Jade Matias-Bell performing poetry (Photo by Katherine Bollens)
For a school like Orange County School of the Arts, YoungArts is a program that students aim to make their niche. With ten disciplines that stretch across the literary, visual and performing arts, YoungArts nationally recognizes emerging artists ages 15-18. The National YoungArts Foundation receives over 11,000 applicants every year, and approximately 800 of those high-performing students are the chosen recipients of cash scholarships and workshops with renowned masters in the arts. That is about a seven percent acceptance rate, making the competition to win YoungArts even tougher than most colleges. This year, ten OCSA students were awarded as merit winners, honorable mentions, and finalists. Among them were four Creative Writing students—two chosen for poetry and two chosen for screenwriting.
The four attended a one-week Regional Program in Los Angeles. Professional writers came in on a daily basis and conducted writing exercises with students. For junior Kadija Moulton, YoungArts pushed her boundaries in terms of writing.
“I’d definitely say that I can push my boundaries as far as writing is concerned—not just limit myself to screenwriting but to reach out in the prose spectrum of fiction as well and find some ground there,” said Moulton, who was a Merit Winner.
Kadija Moulton reading her screenplay (Photo by Katherine Bollens)
The workshops varied from poetry, to novel writing, to sessions that involved physical movements and trust exercises. One particular workshop with Joan Scheckel, a writer, director, and actor, changed senior Isabella Shary’s perspective on screenwriting.
“After the two hours we had with her, after the acting exercises we did and connecting with the people around us, I felt like a changed person,” Merit winner Shary said. “It definitely affects how I write thinking with the actors in mind and how I want my characters to connect.”
Isabella Shary and Kadija Moulton performing Shary’s screenplay (Courtesy of YoungArts)
YoungArts participants had the opportunity to read, watch, and listen to other students’ work. According to junior Blue Fay, who was awarded an Honorable Mention for poetry, everybody came from different backgrounds and had different visions for their writing. One girl from Palestine in particular inspired Fay with her perspective and voice in writing.
“She was a non-fiction writer,” Fay said. “She wrote about her experiences there and what’s it like to live in the middle of that conflict. She’s amazing. She had a really profound impact on me because I’d really like to be able to write more about my community and issues that are important to me. As a writer I have a hard time with that because my poetry is far more magical realism. But getting to interact with writers like that—who at such a young age already have such a grasp—and seeing that somebody my age could do that was almost as powerful as being able to talk to a famous writer.”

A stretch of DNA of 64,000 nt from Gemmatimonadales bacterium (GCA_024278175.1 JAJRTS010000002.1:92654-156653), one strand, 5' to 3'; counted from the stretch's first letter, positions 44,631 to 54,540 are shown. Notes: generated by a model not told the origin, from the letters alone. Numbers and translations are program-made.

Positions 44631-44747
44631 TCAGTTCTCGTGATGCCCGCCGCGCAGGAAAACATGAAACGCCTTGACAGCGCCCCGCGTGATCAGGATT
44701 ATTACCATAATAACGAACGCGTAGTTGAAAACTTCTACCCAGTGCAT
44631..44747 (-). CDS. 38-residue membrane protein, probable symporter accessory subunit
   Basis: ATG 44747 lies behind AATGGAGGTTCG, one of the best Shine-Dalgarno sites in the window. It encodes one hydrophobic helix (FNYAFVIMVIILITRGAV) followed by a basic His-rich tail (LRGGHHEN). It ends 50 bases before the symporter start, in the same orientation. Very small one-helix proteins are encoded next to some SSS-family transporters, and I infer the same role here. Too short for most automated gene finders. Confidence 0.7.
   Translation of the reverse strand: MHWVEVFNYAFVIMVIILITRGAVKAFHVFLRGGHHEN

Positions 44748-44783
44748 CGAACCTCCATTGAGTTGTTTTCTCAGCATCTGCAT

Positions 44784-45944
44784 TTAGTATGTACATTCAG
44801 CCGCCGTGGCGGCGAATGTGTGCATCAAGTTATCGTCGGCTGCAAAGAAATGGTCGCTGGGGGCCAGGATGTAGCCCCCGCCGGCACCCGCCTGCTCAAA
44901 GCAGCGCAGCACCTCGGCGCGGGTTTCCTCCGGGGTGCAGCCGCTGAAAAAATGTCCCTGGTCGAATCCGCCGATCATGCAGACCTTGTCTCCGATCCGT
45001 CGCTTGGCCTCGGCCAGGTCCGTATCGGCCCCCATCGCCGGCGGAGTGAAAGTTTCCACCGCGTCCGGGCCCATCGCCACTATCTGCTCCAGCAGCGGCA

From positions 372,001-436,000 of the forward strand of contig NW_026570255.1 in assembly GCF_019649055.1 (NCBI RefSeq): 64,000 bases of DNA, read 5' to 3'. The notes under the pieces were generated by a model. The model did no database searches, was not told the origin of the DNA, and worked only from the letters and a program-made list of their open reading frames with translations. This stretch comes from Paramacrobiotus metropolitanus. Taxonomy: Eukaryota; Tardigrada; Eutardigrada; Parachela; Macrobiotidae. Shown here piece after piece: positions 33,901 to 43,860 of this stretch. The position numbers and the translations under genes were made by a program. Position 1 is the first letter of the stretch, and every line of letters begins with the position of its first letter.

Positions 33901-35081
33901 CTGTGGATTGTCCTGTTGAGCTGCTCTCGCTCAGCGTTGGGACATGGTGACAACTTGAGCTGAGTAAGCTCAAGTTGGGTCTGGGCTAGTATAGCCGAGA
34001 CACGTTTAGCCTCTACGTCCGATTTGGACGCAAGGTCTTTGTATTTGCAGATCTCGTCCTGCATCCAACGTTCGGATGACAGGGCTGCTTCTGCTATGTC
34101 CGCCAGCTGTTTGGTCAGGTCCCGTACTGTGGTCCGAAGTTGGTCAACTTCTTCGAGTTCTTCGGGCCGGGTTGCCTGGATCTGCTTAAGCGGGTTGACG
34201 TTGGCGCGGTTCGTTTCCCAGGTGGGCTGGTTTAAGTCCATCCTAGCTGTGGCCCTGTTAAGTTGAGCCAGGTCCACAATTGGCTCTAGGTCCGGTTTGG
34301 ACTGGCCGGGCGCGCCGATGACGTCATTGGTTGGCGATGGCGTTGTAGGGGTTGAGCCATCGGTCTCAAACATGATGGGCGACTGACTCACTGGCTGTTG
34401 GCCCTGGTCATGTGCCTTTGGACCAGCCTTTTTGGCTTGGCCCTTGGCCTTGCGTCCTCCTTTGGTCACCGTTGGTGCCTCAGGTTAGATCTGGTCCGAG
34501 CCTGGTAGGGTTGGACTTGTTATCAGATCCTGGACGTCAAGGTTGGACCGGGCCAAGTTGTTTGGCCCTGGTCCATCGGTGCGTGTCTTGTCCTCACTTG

Blue Fay performing his poetry (Photo by Katherine Bollens)
At the end of the week in Los Angeles, the writers performed their pieces as the jazz musicians translated their words to music. It was a different experience for the writers, as they had never quite incorporated music into their written pieces. The writers also saw all the other disciplines perform. Fay’s favorite performances were the dancers, whom he described as “other-worldly.”
“Physically what the dancers can do is almost unfathomable because it’s just so artistic,” Fay said. “You’re literally bringing yourself to the stage. It’s not something you’ve written or a song that someone else wrote, it’s just your body, and the fact that you can make art out of that is amazing.”
Jade Matias-Bell, a senior in Creative Writing, was one of the 22 writing finalists chosen from the pool of applicants to be flown to Miami, Florida for a weeklong session in addition to the workshop in Los Angeles. She spoke about how both experiences changed her as a writer.
“Miami made me think a lot more about how my own life or experiences play into my work,” Matias-Bell said. “That sparked a lot of things I’m still thinking about in terms of what is my ethos as an artist. With LA it drove home how powerful writing can be because I saw a lot of emotionally powerful writing and art. When you’re an artist and you practice your craft a lot, you almost take it for granted because it’s always in your head and it’s always around you. Sometimes you forget that what you’re doing is really important and has a huge impact on people.”
Jade Matias-Bell and Blue Fay performing their poetry (Courtesy of YoungArts)
OCSA’s 2014-2015 YoungArts Winners are:
Katie Ahmann (Classical Voice ‘15)
Jade Matias-Bell (Creative Writing ‘15)
Alyssa Allen (Commercial Dance ‘15)
Isabel Bellino (Classical Voice ‘15)
Isabella Shary (Creative Writing ‘15)
Madeline Milligan (Acting ‘15)
Blue Fay (Creative Writing ‘16)
Kadija Moulton (Creative Writing ‘16)
Alexis Rosenstrauch (Commercial Dance ‘16)
Sydney Dardis (Classical Voice ‘17)
– Cassandra Hsiao